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Tensions, animosity and worry: Custody challenges for separated Cork parents amplified by coronavirus

SEPARATED parents, sharing custody of their children, are encountering a new world of issues as the Covid-19 lockdown continues.

Many families experiencing animosity have found themselves facing heightened tensions, while in some cases parents are using the coronavirus crisis as an excuse to cut off parenting time from their ex-partners.

Relationship and Parent Mentor Frances Treacy has been working with separated families for the past 10 years since qualifying in UCC in 2010.

Speaking to The Echo, Ms Treacy said, for the most part, it does not matter if we are in the midst of a pandemic or not, the relationship you maintain with your former partner depends on your own mental wellbeing and how we handle ourselves.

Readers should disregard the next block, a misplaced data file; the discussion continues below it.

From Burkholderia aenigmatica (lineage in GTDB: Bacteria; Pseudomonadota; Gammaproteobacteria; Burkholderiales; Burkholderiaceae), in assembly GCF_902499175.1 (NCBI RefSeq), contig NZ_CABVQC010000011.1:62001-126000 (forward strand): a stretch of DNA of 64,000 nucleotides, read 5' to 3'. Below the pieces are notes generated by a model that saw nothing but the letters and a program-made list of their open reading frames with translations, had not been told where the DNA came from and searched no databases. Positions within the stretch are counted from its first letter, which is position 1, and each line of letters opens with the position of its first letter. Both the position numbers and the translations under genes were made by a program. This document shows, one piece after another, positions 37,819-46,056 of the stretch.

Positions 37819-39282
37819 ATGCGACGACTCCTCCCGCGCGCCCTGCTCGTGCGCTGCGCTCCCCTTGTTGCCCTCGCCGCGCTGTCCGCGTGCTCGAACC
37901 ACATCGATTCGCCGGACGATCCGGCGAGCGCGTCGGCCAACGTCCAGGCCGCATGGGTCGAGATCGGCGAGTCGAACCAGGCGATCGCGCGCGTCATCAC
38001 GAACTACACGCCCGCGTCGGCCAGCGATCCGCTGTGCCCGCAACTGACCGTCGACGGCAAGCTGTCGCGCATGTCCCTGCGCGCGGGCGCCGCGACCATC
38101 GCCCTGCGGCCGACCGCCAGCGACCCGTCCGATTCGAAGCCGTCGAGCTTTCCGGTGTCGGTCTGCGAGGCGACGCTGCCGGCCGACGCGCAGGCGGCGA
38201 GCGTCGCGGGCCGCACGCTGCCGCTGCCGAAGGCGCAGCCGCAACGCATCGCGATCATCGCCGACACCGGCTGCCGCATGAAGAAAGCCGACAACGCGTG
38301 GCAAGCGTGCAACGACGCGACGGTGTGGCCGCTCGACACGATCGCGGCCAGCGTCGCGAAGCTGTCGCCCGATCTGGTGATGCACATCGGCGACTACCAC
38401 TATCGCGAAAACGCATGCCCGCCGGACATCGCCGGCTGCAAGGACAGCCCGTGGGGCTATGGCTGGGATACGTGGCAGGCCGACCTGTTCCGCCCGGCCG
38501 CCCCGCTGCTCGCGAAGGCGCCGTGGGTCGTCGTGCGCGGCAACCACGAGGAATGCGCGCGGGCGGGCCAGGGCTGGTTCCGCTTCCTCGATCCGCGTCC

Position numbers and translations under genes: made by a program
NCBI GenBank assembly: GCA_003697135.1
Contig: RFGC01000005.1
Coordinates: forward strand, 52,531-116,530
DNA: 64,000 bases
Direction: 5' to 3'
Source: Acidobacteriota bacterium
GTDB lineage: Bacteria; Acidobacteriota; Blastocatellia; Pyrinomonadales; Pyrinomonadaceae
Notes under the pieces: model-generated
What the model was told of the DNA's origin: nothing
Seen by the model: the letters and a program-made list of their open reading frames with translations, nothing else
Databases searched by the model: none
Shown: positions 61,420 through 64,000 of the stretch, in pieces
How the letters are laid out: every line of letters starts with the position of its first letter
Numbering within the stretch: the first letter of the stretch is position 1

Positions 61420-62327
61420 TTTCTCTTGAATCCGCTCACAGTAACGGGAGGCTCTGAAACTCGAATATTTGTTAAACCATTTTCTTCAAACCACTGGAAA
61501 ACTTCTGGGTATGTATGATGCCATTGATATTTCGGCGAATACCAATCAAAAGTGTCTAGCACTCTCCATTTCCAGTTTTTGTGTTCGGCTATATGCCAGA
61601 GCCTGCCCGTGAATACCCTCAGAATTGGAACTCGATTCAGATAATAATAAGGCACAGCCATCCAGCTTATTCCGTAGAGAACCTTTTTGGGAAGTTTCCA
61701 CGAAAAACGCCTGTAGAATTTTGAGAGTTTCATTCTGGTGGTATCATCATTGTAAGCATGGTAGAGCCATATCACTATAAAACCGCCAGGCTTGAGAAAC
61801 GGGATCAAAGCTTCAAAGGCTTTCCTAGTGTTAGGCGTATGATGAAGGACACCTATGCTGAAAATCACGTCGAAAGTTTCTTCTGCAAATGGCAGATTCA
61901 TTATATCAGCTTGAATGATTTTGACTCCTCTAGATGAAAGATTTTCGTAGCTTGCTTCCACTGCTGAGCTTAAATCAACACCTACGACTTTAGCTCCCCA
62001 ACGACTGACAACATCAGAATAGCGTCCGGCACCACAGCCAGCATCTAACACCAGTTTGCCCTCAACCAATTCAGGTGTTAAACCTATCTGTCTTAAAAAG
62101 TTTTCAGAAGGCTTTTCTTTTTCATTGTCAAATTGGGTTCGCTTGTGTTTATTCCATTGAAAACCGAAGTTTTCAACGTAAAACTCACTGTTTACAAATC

“Any animosity that exists within the relationship is being amplified in the current situation due to the stress and anxiety that goes with it,” she said. “Some parents are threatening to keep the kids or arguing with their ex through the kids.”

Fran, who runs her own mentoring business, Separation Support, said she thought separated families are caught between complying with HSE health and safety regulations and the legal instructions of parenting plans, which remain the same.

“There is a lot of confusion around the guidelines of this situation. Mums I have spoken to would rather keep their child away from dad because he is working and living with other people and she would not deem it safe enough for her child to visit.”